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The Nuts and Bolts of Business

The MIT Artificial Intelligence Lab is building the future of business — literally. Think C-3P0 with degrees in astrophysics, marine biology, and home economics.

Forget about Wall Street, ignore the analysts, blot out all acronyms containing a “2,” and take a walk into our robotic future at the Massachusetts Institute of Technology Artificial Intelligence Lab.

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There’s Kismet with its big eyes, slightly curved lips, and quirky animal ears. Sit in front of it, and you’ll be amazed by how it engages in natural, almost human, interaction. It smiles, scowls, and then turns demure and coy. You may find yourself following suit if you get a chance to meet it. And you will — or at least in the future, you’re very likely to meet a robot that’s modeled after Kismet and its conversational technology.

Down the hall from Kismet is Cog, a tall and lanky collection of metal, wires, and microprocessors that vaguely resembles a person with its humanlike torso and arms. Cog stands idle and disinterested at the moment. But a team of researchers is hard at work on a common-sense idea that is really rather revolutionary.

Babies learn by mimicking, so why can’t robots? Sounds logical, so MIT researchers are programming Cog to watch human behavior through its video-camera eyes, and then mimic, remember, and reenact movements and mannerisms just as humans do. Here, the possibilities are boundless.

“Just What Do You Think You’re Doing, Dave?”

Robots may still seem more like science fiction than science, but in the past several years, robot technology and artificial intelligence have progressed far beyond R2-D2 and the Grand Master. And while much of the world is preoccupied with deciphering the Internet and its revenue streams, big thinkers have moved on to the robotic future.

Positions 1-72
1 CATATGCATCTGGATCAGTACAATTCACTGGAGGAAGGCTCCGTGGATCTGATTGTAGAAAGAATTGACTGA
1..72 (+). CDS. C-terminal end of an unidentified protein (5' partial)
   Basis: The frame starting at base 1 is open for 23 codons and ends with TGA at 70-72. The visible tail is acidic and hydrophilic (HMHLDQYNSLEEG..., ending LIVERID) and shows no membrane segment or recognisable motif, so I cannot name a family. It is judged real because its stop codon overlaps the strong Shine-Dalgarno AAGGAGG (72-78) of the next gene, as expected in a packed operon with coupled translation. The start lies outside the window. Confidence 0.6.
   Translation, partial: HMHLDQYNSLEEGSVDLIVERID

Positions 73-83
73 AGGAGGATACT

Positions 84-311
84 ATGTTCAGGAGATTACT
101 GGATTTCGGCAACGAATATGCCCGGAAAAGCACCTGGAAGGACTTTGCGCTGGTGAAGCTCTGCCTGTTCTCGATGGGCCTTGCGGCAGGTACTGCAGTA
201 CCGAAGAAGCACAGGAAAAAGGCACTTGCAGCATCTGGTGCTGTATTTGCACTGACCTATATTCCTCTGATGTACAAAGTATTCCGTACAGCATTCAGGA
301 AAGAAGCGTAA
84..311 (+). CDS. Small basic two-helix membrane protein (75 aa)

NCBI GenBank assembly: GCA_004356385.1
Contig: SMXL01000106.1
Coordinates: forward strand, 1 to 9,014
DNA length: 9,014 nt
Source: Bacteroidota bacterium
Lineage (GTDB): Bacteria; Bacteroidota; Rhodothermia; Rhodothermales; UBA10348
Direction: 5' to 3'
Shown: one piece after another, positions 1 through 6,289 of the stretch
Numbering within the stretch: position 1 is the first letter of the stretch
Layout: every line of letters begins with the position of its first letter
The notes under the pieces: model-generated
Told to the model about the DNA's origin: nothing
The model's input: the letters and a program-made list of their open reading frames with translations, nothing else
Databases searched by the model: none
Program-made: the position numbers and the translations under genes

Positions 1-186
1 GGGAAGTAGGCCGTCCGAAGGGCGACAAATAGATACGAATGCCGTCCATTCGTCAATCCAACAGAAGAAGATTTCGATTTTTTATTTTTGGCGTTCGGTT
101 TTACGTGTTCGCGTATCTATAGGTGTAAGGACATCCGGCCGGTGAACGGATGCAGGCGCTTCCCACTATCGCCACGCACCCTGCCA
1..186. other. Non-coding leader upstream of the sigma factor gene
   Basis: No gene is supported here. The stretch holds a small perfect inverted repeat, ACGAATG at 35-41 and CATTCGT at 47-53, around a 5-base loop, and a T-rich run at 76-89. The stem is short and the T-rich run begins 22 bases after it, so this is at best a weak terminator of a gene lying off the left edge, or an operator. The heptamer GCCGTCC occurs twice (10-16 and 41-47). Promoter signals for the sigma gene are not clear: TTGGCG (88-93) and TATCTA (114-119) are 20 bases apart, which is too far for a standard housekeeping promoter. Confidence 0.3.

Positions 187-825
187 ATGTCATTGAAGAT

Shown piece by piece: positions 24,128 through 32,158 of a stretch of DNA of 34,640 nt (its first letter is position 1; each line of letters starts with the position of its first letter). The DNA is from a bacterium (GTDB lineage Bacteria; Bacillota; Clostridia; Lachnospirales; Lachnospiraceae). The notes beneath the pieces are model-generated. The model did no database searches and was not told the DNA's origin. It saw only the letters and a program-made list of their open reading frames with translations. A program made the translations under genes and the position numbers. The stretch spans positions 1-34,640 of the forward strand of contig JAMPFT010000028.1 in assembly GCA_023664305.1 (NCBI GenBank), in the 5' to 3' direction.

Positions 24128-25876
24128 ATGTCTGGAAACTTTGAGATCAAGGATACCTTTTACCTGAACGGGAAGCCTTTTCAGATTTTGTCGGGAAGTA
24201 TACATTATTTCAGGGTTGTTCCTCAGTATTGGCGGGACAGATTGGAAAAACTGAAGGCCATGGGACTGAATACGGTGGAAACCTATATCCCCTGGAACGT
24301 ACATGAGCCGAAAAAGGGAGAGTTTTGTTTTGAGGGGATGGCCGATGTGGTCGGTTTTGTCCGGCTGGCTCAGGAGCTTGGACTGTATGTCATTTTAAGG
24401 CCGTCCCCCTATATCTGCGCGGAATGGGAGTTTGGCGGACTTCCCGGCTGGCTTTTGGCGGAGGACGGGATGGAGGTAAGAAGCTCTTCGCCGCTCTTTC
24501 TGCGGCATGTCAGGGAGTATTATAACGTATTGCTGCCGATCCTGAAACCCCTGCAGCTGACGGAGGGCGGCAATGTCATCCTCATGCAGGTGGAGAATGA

Thinkers as diverse as Rodney Brooks, director of the MIT AI Lab; Ray Kurzweil, an author and inventor; and Marcia McNutt, president and CEO of the Monterey Bay Aquarium Research Institute, believe that robots will become as commonplace as home computers in the not-too-distant future. Perhaps the idea of the Jetsons is not so absurd after all.

In his most recent book, The Age of Spiritual Machines: When Computers Exceed Human Intelligence (Viking, 1999), Kurzweil predicts that by the late 2020s, computer chips — and thus, robots — will possess the computing power of the human brain. Whether that will put robots on par with humans is up for debate. But just to stir the controversy, Kurzweil further contends that man will become more robotic as he adds technology to his body in the form of memory chips and retinal implants. Kurzweil also asks the question, Will humans ever accept robots as conscious beings?

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Brooks — who is also the cofounder, chairman, and chief technical officer of iRobot, a company that makes and sells robots — imagines a future where robots will benefit and expedite existing businesses, rather than simply blow our minds with metaphysical questions. He believes that today’s robotic technology is only as advanced as computer technology was in 1978. Travel back to that future, Brooks says, and you can predict robot technology tomorrow.

There Goes the Neighborhood